The ultimate war behind the scenes. Good vs evil, Light vs dark, Christians vs the world, mankind vs satan.

    July 1, 2012 at 3:18 pm |
    • Tom, Tom, the Piper's Son

      Oh, what hyperbole.

      July 1, 2012 at 3:19 pm |
  19. Anonymous010

    It's really too bad that so many people continue to confuse piety with morality. History, as this article points out, has shown repeatedly that the two have absolutely no relationship.

    July 1, 2012 at 3:17 pm |
  20. MJ

    Oh, a President's belief in God certainly does matter...I would never vote for a President who does not attend Sunday services or have any respect for him or her...But, I know Obama thinks he is a god so it's okay for him.

    July 1, 2012 at 3:10 pm |
    • GOD

      You are a worthless human being.

      July 1, 2012 at 3:15 pm |
    • Pelle

      Hey, MJ, neither of the Bushes or dear Reagan belonged to a church during their presidencies – but both Clinton & Carter did! Carter even taught a Sunday school class! Bet you didn't vote for either of them...but I bet you voted for Ronnie & the Bushes!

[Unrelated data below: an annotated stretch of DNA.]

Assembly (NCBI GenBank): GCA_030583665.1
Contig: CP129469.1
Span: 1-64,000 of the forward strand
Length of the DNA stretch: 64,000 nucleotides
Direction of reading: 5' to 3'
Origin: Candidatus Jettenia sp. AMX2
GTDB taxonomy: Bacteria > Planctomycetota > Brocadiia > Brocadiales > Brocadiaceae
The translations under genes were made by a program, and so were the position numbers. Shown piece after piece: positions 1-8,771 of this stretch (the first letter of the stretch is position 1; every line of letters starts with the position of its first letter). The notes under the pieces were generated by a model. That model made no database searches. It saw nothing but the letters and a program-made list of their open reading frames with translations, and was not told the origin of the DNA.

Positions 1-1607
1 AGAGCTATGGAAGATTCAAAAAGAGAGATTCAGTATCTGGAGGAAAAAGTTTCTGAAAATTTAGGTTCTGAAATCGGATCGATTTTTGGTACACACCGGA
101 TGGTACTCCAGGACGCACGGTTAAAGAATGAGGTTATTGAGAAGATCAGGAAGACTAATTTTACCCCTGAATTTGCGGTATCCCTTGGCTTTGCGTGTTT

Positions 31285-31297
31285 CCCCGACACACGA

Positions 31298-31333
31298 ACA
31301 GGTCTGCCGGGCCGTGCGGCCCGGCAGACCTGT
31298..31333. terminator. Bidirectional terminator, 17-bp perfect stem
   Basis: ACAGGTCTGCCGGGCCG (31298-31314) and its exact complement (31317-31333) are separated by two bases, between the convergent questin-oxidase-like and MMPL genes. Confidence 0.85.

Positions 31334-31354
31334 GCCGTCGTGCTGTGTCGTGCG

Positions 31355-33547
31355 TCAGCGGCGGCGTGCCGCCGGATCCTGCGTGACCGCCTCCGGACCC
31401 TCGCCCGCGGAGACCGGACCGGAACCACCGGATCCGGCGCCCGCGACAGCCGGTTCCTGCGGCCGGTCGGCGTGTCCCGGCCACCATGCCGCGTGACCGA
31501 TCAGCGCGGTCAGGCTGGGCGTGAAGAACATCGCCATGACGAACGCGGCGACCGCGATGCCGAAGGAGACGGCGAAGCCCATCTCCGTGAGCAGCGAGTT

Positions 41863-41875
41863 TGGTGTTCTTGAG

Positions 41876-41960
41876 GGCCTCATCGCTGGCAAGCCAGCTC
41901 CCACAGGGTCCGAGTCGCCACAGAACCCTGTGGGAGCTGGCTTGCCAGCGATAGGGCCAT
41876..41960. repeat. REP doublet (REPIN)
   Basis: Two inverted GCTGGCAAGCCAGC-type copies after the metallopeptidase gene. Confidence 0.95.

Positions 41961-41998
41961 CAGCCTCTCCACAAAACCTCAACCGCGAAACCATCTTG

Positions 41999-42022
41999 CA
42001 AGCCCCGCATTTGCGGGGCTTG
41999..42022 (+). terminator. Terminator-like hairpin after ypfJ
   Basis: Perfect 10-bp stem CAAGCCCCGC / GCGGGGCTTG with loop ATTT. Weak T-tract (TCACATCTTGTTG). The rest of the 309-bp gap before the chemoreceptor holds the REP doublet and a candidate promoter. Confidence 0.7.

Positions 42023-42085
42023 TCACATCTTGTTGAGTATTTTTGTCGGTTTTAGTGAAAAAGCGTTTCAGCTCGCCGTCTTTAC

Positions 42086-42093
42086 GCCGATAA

July 1, 2012 at 3:20 pm |
    • phk46

      MJ – Would you vote for somebody who attended Saturday services?

      Would an atheist be ok if he attended services with other atheists on Sunday?

      July 1, 2012 at 3:24 pm |
    • gloria

      MJ, I am glad that you know the difference between the God you serve and the god you think President Obama thinks he is. So, let God's light shine through you by doing one simple act...pray that President Obama " comes into the true knowledge of knowing and believing in the Almighty God that you serve (the one that blesses you daily with health and supplies your needs); this is the most powerful tool you have to reach those who do not believe; and I will be in agreement with you (2 or 3 gathered in His name...) and 1 more thing , a true faith-filled believer serves everyday, not just on Sundays.

      July 1, 2012 at 3:33 pm |
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The CNN Belief Blog covers the faith angles of the day's biggest stories, from breaking news to politics to entertainment, fostering a global conversation about the role of religion and belief in readers' lives. It's edited by CNN's Daniel Burke with contributions from Eric Marrapodi and CNN's worldwide news gathering team.